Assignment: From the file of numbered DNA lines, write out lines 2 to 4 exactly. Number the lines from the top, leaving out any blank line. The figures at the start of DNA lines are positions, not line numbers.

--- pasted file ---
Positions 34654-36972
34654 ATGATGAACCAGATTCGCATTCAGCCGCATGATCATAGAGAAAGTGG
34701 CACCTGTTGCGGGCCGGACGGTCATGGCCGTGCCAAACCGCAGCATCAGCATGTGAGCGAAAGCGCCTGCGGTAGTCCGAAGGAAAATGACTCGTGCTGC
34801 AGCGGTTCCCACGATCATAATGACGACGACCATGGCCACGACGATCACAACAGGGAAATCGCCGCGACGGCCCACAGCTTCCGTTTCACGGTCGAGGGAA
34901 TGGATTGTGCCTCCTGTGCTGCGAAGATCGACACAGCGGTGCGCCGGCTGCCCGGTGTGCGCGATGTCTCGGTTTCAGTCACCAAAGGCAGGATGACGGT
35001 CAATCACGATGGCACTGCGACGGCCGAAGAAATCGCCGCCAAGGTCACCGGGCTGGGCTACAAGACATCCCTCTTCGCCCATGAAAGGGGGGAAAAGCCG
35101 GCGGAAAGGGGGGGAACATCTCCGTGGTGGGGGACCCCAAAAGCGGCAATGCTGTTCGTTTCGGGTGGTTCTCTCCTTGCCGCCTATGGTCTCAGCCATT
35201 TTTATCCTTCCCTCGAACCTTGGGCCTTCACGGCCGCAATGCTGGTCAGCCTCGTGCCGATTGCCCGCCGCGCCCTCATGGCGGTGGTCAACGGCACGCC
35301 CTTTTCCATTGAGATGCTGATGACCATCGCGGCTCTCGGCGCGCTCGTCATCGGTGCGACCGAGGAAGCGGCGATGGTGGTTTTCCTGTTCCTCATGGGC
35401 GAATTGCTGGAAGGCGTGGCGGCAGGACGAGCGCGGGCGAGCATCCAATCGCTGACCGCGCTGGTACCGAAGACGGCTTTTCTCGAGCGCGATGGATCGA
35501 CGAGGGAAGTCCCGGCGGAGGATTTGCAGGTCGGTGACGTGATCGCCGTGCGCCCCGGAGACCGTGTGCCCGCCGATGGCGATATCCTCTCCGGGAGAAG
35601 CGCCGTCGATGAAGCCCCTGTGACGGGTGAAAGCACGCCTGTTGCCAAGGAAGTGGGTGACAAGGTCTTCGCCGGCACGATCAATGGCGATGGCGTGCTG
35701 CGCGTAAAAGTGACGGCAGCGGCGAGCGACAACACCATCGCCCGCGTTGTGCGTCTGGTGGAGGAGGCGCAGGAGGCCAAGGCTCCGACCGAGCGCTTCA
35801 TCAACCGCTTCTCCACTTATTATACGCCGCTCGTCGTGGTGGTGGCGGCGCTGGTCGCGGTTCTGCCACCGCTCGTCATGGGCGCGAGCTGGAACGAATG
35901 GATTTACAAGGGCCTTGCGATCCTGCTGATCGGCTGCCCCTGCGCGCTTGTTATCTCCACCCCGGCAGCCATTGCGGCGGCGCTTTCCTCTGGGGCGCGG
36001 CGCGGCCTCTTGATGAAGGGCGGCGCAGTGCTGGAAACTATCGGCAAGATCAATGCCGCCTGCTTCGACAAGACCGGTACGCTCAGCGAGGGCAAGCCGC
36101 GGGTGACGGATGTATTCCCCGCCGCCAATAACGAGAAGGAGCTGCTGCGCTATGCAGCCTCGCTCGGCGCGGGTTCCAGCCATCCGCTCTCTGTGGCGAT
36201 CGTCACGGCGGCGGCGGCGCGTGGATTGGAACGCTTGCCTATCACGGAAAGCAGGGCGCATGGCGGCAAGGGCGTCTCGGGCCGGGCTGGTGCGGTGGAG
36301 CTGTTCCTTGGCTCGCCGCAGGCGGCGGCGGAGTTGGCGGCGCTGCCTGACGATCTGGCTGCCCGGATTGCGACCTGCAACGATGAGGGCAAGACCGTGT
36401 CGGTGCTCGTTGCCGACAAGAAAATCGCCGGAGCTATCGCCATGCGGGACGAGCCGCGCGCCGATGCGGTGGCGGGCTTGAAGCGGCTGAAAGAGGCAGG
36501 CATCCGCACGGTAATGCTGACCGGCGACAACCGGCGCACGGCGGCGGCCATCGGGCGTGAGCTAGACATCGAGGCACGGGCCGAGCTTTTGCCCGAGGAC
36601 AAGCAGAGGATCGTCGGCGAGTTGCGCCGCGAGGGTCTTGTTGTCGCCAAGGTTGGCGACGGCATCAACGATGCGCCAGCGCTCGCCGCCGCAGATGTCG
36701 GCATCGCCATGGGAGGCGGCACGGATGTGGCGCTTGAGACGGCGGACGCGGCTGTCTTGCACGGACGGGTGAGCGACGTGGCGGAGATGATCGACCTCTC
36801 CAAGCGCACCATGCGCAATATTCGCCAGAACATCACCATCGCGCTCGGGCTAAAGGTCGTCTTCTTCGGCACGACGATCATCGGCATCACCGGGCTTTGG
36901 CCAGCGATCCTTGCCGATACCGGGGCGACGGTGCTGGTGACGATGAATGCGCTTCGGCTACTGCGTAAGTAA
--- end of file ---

34654 ATGATGAACCAGATTCGCATTCAGCCGCATGATCATAGAGAAAGTGG
34701 CACCTGTTGCGGGCCGGACGGTCATGGCCGTGCCAAACCGCAGCATCAGCATGTGAGCGAAAGCGCCTGCGGTAGTCCGAAGGAAAATGACTCGTGCTGC
34801 AGCGGTTCCCACGATCATAATGACGACGACCATGGCCACGACGATCACAACAGGGAAATCGCCGCGACGGCCCACAGCTTCCGTTTCACGGTCGAGGGAA